Ganging Up on Violent Content on the Radio

In an increasingly more interconnected world, the omnipresence of media can be both a boon and a bane. Before the smartphone age, India had its first ‘Tryst with Destiny’ with the humble radio and the broadcast of several significant historical events (including, of course, the then-Prime Minister’s historical speech), to go on to become a true democratiser of knowledge. In the many years since, the internet has certainly made strides in bridging information asymmetry and has made the world a slightly smaller and more accessible place for millions, creating as much information every two days as humanity had from the dawn of civilization till the year 2003.1

However, the multitude of data available will invariably lead to the proliferation of certain ‘undesirable’ content. To this end, on November 30, 2022, the FM Cell of the Ministry of Information and Broadcasting (“MIB”) issued an advisory to all FM radio channels to adhere to the terms of the Grant of Permission Agreement (“GOPA”) or the Migration Grant of Permission Agreement entered into by it, and to not broadcast any content in violation of these agreements (“Advisory”). While issuing the Advisory, the MIB took note of several FM radio channels broadcasting content and playing songs that “glorify alcohol/drugs/weaponry/gangster/gun culture, etc”. The Advisory further took note of the Hon’ble High Court of Punjab and Haryana’s comment on such content affecting “children of impressionable age. In addition, it gives rise to culture of gangsters.”

It is well settled that airwaves and frequencies are public property, with the Hon’ble Supreme Court of India in The Secretary, Ministry of Information & Broadcasting vs Cricket Association of Bengal & Anr. (1995 AIR (SC) 1236) holding that:

Since the electronic media involves the use of the airwaves, this factor creates an in-built restriction on its use as in the case of any other public property…a citizen has a fundamental right to use the best means of imparting and receiving information and as such to have an access to telecasting for the purpose. However, this right to have an access to telecasting has limitations on account of the use of the public property, viz., the airwaves, involved in the exercise of the right and can be controlled and regulated by the public authority. This limitation imposed by the nature of the public property involved in the use of the electronic media is in addition to the restriction imposed on the right to freedom of speech and expression under Article 19 (2) of the Constitution.2

Therefore, while the right to promulgate and to receive information is a fundamental right guaranteed under the Constitution of India, the right to use and make use of the national airwaves (being an object of public property), shall be subject to certain reasonable restrictions. The AIR Broadcast Code, for instance, doesn’t permit any content to be aired that targets any religious or other communities, or that causes any incitement to violence or is in derogation of the maintenance of law and order.3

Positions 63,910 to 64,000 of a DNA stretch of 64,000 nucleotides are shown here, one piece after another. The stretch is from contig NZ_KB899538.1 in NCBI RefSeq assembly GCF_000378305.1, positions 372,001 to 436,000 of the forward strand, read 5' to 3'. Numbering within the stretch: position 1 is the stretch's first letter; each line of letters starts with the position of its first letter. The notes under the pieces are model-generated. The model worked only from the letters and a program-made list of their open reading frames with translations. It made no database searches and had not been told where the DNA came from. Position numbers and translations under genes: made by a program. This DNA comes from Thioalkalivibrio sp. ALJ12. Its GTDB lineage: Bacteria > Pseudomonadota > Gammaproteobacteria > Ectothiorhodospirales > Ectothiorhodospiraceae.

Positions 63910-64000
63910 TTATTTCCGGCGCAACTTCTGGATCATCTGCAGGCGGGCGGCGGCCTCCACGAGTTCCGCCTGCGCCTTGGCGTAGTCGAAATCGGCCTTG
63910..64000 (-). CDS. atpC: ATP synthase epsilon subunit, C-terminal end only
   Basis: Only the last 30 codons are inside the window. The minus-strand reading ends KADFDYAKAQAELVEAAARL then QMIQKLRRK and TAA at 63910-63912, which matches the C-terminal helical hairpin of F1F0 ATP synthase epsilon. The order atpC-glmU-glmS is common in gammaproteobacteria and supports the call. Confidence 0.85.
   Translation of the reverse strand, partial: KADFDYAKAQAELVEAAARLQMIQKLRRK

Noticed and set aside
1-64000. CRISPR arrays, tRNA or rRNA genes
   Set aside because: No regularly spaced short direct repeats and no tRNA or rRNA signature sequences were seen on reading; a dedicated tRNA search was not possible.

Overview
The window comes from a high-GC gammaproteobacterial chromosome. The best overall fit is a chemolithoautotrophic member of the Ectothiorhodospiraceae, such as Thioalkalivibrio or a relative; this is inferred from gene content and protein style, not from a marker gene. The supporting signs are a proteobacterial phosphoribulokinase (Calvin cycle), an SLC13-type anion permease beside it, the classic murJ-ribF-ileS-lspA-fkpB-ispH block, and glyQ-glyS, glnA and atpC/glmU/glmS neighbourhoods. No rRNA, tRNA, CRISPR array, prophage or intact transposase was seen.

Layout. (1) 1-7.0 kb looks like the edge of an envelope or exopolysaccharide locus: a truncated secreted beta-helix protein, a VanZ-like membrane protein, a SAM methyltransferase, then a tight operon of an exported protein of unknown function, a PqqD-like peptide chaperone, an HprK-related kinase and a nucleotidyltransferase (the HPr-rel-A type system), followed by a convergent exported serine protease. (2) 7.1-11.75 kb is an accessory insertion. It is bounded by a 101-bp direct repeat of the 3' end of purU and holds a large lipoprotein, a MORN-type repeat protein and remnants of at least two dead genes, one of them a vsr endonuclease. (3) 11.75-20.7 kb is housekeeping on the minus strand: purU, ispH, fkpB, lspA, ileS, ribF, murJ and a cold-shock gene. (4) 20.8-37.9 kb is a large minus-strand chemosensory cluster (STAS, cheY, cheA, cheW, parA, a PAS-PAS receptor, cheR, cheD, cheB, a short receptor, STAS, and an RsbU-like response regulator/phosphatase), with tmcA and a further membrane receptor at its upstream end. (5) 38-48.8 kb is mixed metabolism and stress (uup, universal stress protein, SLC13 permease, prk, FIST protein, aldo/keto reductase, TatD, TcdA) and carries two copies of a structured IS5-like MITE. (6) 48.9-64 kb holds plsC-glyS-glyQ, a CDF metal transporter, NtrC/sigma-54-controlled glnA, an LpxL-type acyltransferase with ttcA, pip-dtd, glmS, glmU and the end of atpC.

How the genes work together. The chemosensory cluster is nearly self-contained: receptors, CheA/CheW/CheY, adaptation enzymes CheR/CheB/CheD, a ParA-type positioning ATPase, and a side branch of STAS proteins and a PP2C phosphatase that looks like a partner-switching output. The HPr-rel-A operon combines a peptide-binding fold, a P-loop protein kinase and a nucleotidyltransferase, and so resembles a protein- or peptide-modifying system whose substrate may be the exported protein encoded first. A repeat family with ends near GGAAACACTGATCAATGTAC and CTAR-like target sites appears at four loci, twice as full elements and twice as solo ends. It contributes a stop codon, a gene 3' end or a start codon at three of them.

A GOPA is issued by the MIB to all FM radio channels intending to offer broadcast services and is governed by the provisions of the Telecom Regulatory Authority of India Act, 1997, the Indian Telegraph Act, 1885 and the Indian Wireless Telegraphy Act, 1933. The GOPA sets forth the rights, responsibilities and penalties applicable to every FM radio channel/operator, including the fees payable for grant of the license, and certain restrictions on outsourcing the content it seeks to broadcast. Additionally, Clause 25.3 of the GOPA, as noted in the Advisory, empowers the MIB to impose sanctions, including ordering the suspension of the permission granted therein and prohibition of broadcast up to a period of 30 days, in the event that the permission holder violates any provision of the permission granted or any other provisions of the FM Radio policy.4

The Advisory finds the proliferation of music and content that ‘glorifies gangster culture’ to be contrary to the AIR Programme Code, which is stated to, therefore, be contrary to the terms of the GOPA granted to the FM radio operator. However, the language used in the Advisory is broad and vague, with few details regarding what sort of content will be deemed to be ‘glorification.’ Additionally, by using the temperament or disposition of children as the metric to measure the permissibility of content, rather than the ordinary man’s standard, the MIB has set out these restrictions basis a sensitive group, rather than setting standards for the general community. An exercise of the reasonable restrictions of Article 19 of the Constitution of India must be balanced with the interests of and for the people such actions seek to govern, which is any individual listening to the radio. Thus, it seems that, to quote the United States Supreme Court, “(a) nuisance may be merely a right thing in the wrong place, like a pig in the parlour instead of the barnyard…a pig has entered the parlour and the exercise of … regulatory power does not depend on proof that the pig is obscene”.5

1  The Atlantic, Quote of the Day: Google CEO Compares Data Across Millennia. Available at: https://www.theatlantic.com/technology/archive/2010/07/quote-of-the-day-google-ceo-compares-data-across-millennia/344989/.


3 Ministry of Information and Broadcasting, AIR Broadcast Code. Available at: https://mib.gov.in/sites/default/files/Air%20Broadcast%20Code.pdf.

4 Ministry of Information and Broadcasting, Format of the Grant of Permission Agreement. Available at: https://mib.gov.in/sites/default/files/fm8.pdf

5See FCC vs Pacifica Foundation (438 U.S. 726 (1978)), a judgement on the regulating that content aired on the radio, with a discussion on the impact it has on children.